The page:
“Usually the safety limits for a chemical on an inhalable substance are about ten times greater because they feel it’s that much more sensitive,” Raber said. “You don’t have stomach acid and your liver coming at things first. When you inhale things, it goes directly into your bloodstream. That’s a very different beast.”
The easy solution would seem to be looking to the pesticide restrictions on tobacco. People inhale tobacco the same way they inhale marijuana, so if a pesticide is safe to use on tobacco it must be safe for growing weed, right? Not quite, Raber said. Turns out the EPA has never been all that strict with tobacco regulations: research has shown the tobacco industry lobbies hard to keep its favored pesticides legal, and the list of pesticides commonly used on tobacco is fairly lengthy. Raber said at the end of the day, tobacco is getting mixed up with dozens of other nasty chemicals before it’s rolled into a cigarette. If you’re getting sick from a cigarette, it’s probably not because of a little bit of residual pesticide on the tobacco leaf.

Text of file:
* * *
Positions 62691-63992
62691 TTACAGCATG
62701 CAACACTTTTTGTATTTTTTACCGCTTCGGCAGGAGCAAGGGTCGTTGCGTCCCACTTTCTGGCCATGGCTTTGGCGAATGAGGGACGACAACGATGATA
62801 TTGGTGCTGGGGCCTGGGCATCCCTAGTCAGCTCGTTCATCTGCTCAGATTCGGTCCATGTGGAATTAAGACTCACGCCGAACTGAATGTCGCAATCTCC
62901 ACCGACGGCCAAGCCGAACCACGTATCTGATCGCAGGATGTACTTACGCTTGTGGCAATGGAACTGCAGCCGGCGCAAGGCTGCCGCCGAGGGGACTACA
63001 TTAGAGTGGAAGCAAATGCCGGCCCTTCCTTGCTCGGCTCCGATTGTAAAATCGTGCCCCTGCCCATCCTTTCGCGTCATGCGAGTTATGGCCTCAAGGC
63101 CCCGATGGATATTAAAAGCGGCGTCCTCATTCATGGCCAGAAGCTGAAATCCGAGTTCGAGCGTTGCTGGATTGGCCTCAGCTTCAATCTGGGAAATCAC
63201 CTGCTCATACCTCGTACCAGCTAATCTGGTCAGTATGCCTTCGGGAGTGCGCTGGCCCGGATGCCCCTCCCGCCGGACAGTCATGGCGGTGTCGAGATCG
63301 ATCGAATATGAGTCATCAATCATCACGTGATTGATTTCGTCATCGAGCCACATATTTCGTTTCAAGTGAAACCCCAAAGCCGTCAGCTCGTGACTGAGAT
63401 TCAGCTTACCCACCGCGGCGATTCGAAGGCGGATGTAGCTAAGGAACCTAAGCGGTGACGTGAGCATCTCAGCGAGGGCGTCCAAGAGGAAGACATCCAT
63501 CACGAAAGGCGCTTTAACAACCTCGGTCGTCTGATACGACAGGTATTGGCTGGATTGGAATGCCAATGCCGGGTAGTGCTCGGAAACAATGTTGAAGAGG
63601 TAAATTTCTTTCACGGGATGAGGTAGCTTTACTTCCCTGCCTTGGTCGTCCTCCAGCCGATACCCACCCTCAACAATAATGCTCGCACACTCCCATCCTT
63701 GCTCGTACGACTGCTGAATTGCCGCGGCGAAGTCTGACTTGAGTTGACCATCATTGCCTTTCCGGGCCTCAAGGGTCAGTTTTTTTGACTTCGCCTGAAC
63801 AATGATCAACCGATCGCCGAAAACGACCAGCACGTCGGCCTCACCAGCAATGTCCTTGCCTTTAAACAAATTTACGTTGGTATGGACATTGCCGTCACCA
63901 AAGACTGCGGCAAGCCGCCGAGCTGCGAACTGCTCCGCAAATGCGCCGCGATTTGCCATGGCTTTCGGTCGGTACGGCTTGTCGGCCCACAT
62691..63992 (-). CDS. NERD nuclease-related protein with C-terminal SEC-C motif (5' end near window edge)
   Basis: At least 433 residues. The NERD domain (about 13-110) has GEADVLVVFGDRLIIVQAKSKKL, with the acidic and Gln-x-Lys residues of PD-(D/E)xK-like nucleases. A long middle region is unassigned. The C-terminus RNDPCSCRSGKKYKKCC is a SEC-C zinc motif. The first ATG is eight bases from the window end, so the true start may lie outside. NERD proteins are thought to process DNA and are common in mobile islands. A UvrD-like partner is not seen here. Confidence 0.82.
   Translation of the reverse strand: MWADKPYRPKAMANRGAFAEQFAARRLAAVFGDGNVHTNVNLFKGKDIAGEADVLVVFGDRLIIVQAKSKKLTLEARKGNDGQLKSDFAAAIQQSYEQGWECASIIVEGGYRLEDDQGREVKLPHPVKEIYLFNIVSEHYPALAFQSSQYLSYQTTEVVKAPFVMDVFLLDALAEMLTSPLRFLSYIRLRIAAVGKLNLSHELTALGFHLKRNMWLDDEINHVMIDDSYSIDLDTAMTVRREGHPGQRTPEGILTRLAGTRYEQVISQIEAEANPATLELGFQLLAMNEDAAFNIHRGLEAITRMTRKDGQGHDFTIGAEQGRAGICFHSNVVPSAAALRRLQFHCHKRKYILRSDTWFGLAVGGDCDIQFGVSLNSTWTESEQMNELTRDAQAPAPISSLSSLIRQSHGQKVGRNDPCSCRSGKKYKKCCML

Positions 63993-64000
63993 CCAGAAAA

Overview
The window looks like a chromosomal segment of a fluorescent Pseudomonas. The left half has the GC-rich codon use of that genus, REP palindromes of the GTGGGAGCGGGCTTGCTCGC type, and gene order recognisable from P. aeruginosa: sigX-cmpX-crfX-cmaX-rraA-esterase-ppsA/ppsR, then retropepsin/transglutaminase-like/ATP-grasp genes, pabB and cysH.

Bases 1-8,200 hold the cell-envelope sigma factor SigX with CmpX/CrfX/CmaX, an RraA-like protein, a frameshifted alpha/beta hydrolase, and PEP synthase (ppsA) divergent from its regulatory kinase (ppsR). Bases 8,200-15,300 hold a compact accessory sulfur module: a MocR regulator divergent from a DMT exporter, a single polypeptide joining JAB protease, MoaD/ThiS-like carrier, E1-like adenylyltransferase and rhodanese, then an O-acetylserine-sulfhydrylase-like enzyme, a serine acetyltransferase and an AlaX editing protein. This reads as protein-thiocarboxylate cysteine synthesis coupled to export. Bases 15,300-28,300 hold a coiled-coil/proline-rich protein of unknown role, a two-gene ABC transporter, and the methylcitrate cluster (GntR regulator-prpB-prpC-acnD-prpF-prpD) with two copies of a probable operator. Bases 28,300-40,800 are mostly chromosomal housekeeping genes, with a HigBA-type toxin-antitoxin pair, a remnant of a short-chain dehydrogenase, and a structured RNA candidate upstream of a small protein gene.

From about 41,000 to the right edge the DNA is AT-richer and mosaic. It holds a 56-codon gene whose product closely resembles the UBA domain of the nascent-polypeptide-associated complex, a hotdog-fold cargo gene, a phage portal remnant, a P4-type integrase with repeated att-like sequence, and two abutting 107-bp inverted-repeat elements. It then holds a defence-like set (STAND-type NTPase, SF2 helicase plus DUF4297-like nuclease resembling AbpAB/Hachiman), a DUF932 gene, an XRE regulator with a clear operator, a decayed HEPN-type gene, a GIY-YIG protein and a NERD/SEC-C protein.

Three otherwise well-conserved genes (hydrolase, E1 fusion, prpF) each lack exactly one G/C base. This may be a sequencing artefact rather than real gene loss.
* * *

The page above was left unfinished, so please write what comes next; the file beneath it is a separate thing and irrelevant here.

And besides, Raber pointed out that tobacco, though also smoked, is a pretty different product than marijuana. While pot is often prescribed for people going through cancer treatments like chemotherapy to help ease pain and curb nausea, cigarettes are pretty much universally considered a bad idea when you’re going through chemo.
So if growers can’t look to the government and they can’t look to other crops as an example, what’s a modern day grow-op to do? . . .